Guide to UIF, TERS and other forms of relief
Since President Ramaphosaaddressed the nation and announced COVID-19 a national disaster on the 15th of March 2020, uncertainty, concern and fear was spread amongst South African employers and the workforce.
Much confusion has arisen with the introduction of theCovid-19 temporary employee / employer relief scheme (C19 TERS), previously referred to as a “National Disaster Benefit”, in terms of a directive that was gazetted on 26 March 2020.
But C19 TERS is not the only UIF relief option available in the case of temporary layoffs.Many employers have already laid off their employees without pay and submitted claims under theUIF ‘Reduced working time’ option.
[NOTE:It seems as if theconfusion has by and large been caused by a more recent Easy-Aid Guide for Employers released by the Department of Labour. The Guide seems to confuse C19 TERS document requirements with the documents required for the UIF ‘Reduced working time’ option.
So, what is the difference between these two options?
OPTION 1: COVID-19 TEMPORARY EMPLOYEE / EMPLOYER RELIEF SCHEME (C19TERS) OPTION
This scheme is intended to provide emergency relief to enable employers to pay employees that are temporarily laid off due to the Covid-19 crisis. The directive appears in the Government Gazette (No.43161) on 26 March 2020, sets the C19TERS out the basis of the scheme as follows:
“Should an employer as a direct result of Covid-19 pandemic close its operations for a 3 (three) months or lesser period and suffer financial distress,the Company shall qualify for a Covid19 Temporary Relie Benefit.”
When can the Employer apply for TERS?
➢Should the employer close its operations for three months or for a lesser period and suffer financial distress caused by COVID- 19,the Company shall quality for the benefit
➢The benefit is delinked from the UIF’s norma lbenefit. The rule will apply: the employee will accumulate 1 day for every 4 days worked
➢The benefit only pays for the cost of salary for employees during the temporary closure
➢The salary benefit will be capped at R17712.00 per month. The employee’s benefit is calculated in terms of the income replacement rate sliding scale (38%-60%) as per the UI (Act). For instance, if an employee earns R30,000.00 per month, the employee wil lonly be allowed to claim benefits on the capped amount of R17,712.00 (as if he / she earns R17,712.00)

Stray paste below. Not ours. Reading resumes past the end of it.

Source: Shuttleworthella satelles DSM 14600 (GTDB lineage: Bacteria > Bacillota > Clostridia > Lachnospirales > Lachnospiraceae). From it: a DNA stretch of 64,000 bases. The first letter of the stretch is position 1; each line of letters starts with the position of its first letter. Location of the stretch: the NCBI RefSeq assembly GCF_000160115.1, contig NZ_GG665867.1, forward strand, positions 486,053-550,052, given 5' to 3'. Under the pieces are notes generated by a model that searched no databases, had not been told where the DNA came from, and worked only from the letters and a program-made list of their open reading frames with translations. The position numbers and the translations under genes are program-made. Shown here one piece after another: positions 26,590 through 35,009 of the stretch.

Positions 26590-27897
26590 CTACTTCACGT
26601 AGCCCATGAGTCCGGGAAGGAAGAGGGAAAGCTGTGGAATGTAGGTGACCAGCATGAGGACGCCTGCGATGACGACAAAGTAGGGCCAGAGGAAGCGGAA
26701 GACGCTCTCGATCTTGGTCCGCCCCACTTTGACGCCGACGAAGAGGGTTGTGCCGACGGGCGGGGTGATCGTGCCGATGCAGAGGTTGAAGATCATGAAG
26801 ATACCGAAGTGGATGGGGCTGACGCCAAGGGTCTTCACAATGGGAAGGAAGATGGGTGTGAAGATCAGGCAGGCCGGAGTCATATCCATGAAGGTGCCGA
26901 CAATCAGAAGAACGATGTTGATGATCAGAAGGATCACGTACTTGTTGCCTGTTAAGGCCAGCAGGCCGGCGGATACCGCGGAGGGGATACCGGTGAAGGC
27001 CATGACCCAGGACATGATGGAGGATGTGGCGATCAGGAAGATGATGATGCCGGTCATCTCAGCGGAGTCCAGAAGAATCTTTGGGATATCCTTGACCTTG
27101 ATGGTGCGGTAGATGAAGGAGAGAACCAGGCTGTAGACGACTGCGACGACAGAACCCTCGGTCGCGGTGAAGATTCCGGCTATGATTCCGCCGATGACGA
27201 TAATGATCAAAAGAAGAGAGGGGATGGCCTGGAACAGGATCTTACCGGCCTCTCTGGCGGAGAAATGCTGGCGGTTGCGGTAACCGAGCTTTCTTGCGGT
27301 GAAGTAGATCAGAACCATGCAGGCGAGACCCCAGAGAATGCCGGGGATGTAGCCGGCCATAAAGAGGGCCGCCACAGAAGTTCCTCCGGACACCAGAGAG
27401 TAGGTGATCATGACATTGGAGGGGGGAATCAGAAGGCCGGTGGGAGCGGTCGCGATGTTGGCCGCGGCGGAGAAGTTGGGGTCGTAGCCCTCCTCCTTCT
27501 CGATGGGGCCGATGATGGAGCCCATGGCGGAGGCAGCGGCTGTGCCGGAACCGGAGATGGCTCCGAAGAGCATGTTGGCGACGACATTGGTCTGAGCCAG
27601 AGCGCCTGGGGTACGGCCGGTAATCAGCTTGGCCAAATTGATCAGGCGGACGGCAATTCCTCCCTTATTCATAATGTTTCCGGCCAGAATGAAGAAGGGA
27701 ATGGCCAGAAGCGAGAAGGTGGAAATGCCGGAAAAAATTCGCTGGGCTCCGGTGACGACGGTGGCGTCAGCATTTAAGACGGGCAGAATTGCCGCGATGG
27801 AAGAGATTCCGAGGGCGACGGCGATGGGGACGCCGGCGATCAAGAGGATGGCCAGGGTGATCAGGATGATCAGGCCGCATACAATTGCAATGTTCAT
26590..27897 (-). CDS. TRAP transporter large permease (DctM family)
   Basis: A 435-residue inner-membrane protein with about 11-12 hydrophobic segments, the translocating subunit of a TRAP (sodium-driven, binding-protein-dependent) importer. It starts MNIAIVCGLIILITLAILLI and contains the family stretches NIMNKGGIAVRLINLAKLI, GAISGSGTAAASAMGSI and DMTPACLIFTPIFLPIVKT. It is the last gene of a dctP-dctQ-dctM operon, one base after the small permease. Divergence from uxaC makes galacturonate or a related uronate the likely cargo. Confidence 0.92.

➢Should the employee’s income determined by the income replacement sliding scale fall below minimum wage of the sector, the employee will be paid a replacement income equal to minimum wage of the sector.
➢The directive shall commence immediately from date of publication (25 March 2020)
➢The directive remains in operation for a period of three months or until the directive is withdrawn by the minister.
Who qualifies for C19 TERS?
➢The Company must be registered for UIF
➢The Company must comply with the application procedure
➢The Company’s closure must be directly linked to the COVID-19 pandemic
Application procedure for Temporary Employer/Employee Relief Scheme(TERS) in 3 easy steps:
Employers shall apply by reporting their closure of business via email to firstname.lastname@example.org. An automated response will be received outlying the procedure and required documentation.
2. Submission Process
Submit/transmit all documents as required in Step 1 to UIF via dedicated mailbox: Covid19UIFclaims@labour.gov.za.The documents will include the following:
➢Letter of Authority, on an official company letterhead granting permission to an individual specified to lodge a claim on behalf of the Company
➢MOA (completion of the agreement between UIF, Bargaining Council (If applicable) and employer)
➢Prescribed template that will require critical information from the employer
➢Evidence/payroll as proof of last three months employee(s) salary(ies)
➢Confirmation of bank account details in the form of certified latest bank statement
➢All documents submitted will be subject to verification
➢NB: If the spreadsheet is complete; valid and accurate, it will be dumped into an automated calculator to produce the benefit amount due to the beneficiaries and the total amount to be transferred to the employer or bargaining council or whichever method agreed.
Conclusion of the MOA between parties. Payment will only be affected after MOA sign off between the Fund and the employer or Bargaining Council(if applicable).
The UIF will provide a dedicated line that will assist all employers/employees/Bargaining Councils on COVID 19 TERS. The contact number is 012 337 1997
OPTION 2: TEMPORARY LAY-OFF OPTIONS